The wildly bearded man is 23, the beard somewhat blond at the mustache and otherwise brown, and there are waves of easy-going of curls throughout, the length of hair if stretched straight coming close to 10 centimetres. It is seven months of growth, urged on all along the way by friends.
“The longer it got, the more encouragement I got,” kicker Hugh O’Neill said.
Wally Buono, general manager of the B.C. Lions, doesn’t quite get the mass of hair on the face of his young kicker. O’Neill, at the start of his third CFL season, will on Friday for the first time kick a ball in a regular-season game, emerging from the long shadow of hall of fame-, and currently injured, Paul McCallum, who, at 43, is two decades older and the elder statesman of the entire league.
“It’s not like, what do you call it, aesthetically pleasing,” Buono said with a chuckle.
But O’Neill’s beard is just another peculiarity in the decades of weirdness Buono’s watched first-hand in three-down football.
After a practice this past week, ahead of the Lions’ trip to face the Calgary Stampeders on the road Friday, the team that ejected the Lions from the postseason last year, Buono counselled O’Neill as he set off for an extra kicking session. A downpour of rain had just ended, the sun emerging.
“Hugh, don’t overkick, don’t overkick,” Buono said.
“Don’t worry,” O’Neill said, smiling and turning, his smile bright and not entirely obscured by the mane of hair on the face of potentially the Lions next mainstay, in a tradition that stretches back through McCallum back to Lui Passaglia.
O’Neill, raised in Edmonton, starred at the University of Alberta before being drafted 11th overall in the second round of the CFL draft in 2011. He served two seasons quietly in Vancouver.
The new plan had been to employ O’Neill on punts and kickoffs while McCallum would continue on for field goals, still accurate, though not quite as deadly as recent years.
In the first preseason game, against Calgary, O’Neill, kicking field goals, was 5-for-5 in inclement conditions, topped by the game winner with barely a minute remaining. Then, McCallum tweaked his groin in warmup ahead of the second exhibition game last week. O’Neill didn’t get a field-goal attempt but punted six times for a solid average of 45 yards.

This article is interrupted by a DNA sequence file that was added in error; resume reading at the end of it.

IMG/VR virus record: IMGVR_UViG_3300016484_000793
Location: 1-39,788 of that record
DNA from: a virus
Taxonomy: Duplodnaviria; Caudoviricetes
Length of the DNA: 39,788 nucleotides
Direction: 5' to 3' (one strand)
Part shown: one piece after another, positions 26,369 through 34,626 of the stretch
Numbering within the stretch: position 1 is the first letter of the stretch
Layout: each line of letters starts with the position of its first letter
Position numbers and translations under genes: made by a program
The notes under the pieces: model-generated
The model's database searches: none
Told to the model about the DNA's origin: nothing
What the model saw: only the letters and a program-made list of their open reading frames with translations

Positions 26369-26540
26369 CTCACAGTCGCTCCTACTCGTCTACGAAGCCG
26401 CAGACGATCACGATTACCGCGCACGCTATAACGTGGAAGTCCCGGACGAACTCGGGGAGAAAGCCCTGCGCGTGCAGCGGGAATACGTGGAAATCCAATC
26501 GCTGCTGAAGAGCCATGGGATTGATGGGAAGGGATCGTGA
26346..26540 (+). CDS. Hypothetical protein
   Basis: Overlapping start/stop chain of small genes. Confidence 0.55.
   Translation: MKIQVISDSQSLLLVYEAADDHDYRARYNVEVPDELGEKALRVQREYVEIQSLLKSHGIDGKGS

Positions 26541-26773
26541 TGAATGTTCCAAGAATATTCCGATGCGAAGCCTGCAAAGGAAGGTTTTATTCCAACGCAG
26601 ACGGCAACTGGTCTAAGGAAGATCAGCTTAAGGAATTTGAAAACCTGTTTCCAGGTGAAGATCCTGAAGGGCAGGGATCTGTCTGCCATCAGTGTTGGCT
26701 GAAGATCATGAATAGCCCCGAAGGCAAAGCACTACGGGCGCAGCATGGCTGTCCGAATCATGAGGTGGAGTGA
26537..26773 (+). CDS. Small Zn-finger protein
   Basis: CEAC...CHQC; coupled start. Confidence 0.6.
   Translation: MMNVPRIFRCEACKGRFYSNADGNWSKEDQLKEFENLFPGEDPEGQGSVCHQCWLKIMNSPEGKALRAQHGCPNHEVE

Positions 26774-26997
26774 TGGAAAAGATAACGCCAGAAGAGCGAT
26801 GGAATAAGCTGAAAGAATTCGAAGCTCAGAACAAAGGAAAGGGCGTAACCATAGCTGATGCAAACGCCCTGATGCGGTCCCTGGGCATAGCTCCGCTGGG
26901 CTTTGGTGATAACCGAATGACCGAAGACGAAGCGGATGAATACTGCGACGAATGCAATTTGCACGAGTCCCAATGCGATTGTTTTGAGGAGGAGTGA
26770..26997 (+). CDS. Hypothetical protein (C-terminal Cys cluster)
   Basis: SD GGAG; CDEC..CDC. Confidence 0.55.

O’Neill is just one piece of a new-look, though not entirely overhauled, Lions.
Gone are the likes of Geroy Simon, and in are names such as Emmanuel Arceneaux, returned from an NFL sojourn. And at centre, like at kicker, upstart Matt Norman takes the position as veteran Angus Reid aches with a bad back. On defence, Solomon Elimimian (currently nursing a slight injury) and Adam Bighill could be a tremendous force in the middle of the field at linebacker.
There are questions, though of the offensive line, and the defence’s at-times weakness on big plays. The Lions went a CFL-best 13-5 last year, aiming to repeat as champions, but failed in the West Division final, at home. Now, the West is stronger than it was a year ago. There is considerable competition for the Lions.
Amid the fray, O’Neill is calm.
“He’s just so easy-going,” said Don Sweet, a Lions kicking consultant and former star kicker in Montreal and teammate of Buono’s in the 1970s. “No pressure. Just go out and do what you do. Kickers nowadays take too much stress into the games. It’s just a game.”
O’Neill, before he kicked full-time, was a linebacker, like Adam Vinatieri, the Indianapolis Colts kicker who is among the all-time greats, who initially made his name taking down Herschel Walker on a kickoff return and has always said of his primary trade it is about “how you handle pressure,” down to controlling one’s own heart rate.
“I just try and pretend to myself I don’t even really care what happens,” O’Neill said after his extended practice this week. “I just out there and do my thing. I’m focused on my kick but, at the same time, I’m not focused on what the repercussions are. It’s just one kick.”
And so the Lions roam to Calgary, hungry to get back to the championship they fell short of a year ago. McCallum is likely back next week, but O’Neill’s on-field seasoning begins.
The team as a whole, with the host of young faces, is led by veteran quarterback, Travis Lulay. The loss to Calgary last November stung but the Lions remain confident.
“There was disappointment but that didn’t change the fact we were 13-5 and that didn’t change the fact that we did a lot of great things both offensively and defensively and on special teams,” Buono said. “But we lost the game, which was at that point the most important game of the season. We should all take a little bit of blame in that. But that doesn’t change our expectations.
“And that doesn’t change what we think about our football club.”